One of the things he told me was that he ended the engagement he had eight years ago because he realised that his feelings for his fiancee were not deep enough and that it was seeing how I felt about Frederick at that time that had made him realise it. He said that he had come to the conclusion that he had either never met the right person or that he was just not capable of feeling that way and that he had become resigned to the fact that he would probably remain single now, and then he said that something had happened that had made him think that it might still be possible. I am assuming that he has met someone recently for whom he does have, or thinks he might have, deep feelings. So why did he do what he did? I'm sure he didn't mean to be unkind but it was really. It would be such a shame if he now feels embarrassed and is keeping out of my way. I am hoping he will be here for dinner. I have put on my black with the orange jacket which is the most becoming outfit I have with me, and feeling a little silly that I am worrying about how I look. It is ridiculous. I thought all that sort of thing was behind me. After Frederick died I thought I would never want to become involved with anyone else and, oh, I don't know. There's the gong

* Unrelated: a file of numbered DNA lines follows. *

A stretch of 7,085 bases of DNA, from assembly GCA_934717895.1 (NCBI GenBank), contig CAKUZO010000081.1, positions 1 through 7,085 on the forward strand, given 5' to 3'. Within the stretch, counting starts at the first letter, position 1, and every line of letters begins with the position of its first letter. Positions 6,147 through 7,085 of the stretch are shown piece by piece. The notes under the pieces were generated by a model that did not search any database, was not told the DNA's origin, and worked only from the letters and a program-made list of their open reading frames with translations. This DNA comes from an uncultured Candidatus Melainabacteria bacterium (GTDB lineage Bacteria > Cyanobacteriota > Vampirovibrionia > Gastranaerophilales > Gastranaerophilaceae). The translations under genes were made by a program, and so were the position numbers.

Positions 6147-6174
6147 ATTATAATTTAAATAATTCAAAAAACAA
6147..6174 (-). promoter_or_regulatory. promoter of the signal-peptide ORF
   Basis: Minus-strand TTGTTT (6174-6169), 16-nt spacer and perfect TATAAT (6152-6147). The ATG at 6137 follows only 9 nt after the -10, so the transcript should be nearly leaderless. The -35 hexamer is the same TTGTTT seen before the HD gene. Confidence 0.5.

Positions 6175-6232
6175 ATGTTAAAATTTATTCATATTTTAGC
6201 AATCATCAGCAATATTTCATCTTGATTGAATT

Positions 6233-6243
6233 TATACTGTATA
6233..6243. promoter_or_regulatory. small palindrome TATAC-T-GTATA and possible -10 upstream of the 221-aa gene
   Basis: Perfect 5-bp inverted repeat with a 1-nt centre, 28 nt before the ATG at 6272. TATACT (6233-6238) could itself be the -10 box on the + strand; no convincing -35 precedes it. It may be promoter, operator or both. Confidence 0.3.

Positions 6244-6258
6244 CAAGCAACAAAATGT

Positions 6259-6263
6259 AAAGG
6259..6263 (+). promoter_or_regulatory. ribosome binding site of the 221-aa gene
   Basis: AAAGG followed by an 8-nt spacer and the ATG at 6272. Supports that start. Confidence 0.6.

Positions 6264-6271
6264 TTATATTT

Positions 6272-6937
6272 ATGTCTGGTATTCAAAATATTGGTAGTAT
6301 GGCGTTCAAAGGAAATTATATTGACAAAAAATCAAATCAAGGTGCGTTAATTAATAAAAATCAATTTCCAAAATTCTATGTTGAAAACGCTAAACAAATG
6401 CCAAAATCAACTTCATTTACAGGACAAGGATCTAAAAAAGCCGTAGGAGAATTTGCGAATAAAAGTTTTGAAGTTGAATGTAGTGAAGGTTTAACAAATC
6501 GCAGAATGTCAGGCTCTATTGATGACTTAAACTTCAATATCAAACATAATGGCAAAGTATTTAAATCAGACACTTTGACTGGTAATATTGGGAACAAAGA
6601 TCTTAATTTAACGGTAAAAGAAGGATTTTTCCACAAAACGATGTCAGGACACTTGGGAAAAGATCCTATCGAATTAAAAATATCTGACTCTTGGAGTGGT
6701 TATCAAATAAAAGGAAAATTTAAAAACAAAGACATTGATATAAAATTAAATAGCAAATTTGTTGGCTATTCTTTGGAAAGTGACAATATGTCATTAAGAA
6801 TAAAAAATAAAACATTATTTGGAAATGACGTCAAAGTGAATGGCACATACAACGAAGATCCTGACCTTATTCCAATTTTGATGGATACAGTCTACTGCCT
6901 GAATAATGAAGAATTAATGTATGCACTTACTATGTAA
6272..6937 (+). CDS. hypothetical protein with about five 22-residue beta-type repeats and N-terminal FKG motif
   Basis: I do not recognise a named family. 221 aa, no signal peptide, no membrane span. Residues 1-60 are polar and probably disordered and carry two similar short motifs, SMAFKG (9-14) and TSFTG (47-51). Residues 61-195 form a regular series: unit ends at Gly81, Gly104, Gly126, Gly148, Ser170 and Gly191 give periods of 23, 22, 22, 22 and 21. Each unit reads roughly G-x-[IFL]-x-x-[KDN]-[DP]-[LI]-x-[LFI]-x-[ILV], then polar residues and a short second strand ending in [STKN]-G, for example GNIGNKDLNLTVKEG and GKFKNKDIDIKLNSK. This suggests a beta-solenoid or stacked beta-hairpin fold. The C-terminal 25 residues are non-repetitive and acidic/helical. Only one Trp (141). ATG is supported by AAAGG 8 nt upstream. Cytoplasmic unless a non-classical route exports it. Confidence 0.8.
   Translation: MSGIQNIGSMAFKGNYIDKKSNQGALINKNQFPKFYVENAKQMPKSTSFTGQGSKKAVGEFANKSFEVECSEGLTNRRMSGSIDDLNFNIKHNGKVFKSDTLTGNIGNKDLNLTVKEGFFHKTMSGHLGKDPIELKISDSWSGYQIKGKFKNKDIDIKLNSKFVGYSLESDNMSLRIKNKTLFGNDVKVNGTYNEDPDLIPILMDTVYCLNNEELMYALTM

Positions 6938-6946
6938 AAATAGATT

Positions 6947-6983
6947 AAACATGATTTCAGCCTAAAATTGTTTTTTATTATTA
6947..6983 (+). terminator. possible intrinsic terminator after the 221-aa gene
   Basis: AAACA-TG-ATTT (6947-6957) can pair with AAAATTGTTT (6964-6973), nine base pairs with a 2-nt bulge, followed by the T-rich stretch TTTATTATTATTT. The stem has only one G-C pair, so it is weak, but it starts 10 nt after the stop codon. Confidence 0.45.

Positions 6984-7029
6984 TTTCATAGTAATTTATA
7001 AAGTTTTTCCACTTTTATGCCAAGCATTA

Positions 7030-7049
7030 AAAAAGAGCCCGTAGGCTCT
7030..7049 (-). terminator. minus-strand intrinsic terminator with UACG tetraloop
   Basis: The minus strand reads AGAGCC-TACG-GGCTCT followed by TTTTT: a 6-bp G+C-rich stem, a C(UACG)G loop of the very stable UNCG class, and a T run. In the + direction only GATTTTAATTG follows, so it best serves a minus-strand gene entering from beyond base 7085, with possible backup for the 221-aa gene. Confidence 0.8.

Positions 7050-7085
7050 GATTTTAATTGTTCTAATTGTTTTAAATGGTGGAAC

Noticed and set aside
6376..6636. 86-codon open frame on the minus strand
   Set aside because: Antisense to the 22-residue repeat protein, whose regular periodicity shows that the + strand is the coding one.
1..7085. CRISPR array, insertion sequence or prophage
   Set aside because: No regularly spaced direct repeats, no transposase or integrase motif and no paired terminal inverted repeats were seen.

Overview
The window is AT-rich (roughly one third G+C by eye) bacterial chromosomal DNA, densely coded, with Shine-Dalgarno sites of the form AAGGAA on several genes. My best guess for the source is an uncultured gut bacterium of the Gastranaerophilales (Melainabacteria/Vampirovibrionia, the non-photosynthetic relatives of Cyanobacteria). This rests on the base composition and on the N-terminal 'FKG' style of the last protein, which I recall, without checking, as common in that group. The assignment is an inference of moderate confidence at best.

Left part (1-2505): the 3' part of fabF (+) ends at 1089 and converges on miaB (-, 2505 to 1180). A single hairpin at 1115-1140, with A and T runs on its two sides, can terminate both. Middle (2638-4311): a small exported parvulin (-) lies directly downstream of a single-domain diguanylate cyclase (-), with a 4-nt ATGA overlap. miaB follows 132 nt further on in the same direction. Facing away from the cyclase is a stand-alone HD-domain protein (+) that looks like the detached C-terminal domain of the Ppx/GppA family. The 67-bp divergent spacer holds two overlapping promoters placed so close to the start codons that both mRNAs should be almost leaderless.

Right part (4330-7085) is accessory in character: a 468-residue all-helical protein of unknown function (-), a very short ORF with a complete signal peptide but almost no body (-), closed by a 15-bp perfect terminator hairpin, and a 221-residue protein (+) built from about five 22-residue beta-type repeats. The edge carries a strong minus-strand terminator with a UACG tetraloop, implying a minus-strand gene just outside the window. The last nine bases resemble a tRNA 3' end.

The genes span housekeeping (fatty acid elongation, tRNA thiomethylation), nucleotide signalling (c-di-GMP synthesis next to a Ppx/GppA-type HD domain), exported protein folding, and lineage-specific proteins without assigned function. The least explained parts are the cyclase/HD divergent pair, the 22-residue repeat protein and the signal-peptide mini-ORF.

11:00 pm
I feel very foolish. I'm not sure if I will post this letter or not. Paul was here for dinner and had been working all day. He said that he had found himself engrossed in his writing and hadn't realised how the day had gone so fast. He was very pleasant and courteous but made no reference to last night and, of course, neither did I. Edith, my dear, I am writing this all down because I really wish I could talk to someone and get some proper perspective on the situation. Of course, Paul did not realise how vulnerable I was, neither did I. He has done me a favour in making me realise that, at least. Only at dinner this evening I kept looking at him and seeing what a very attractive man he is and thinking about how kind and witty and sympathetic he has been and wishing..., well, you know. Suddenly I find I will be glad to be home.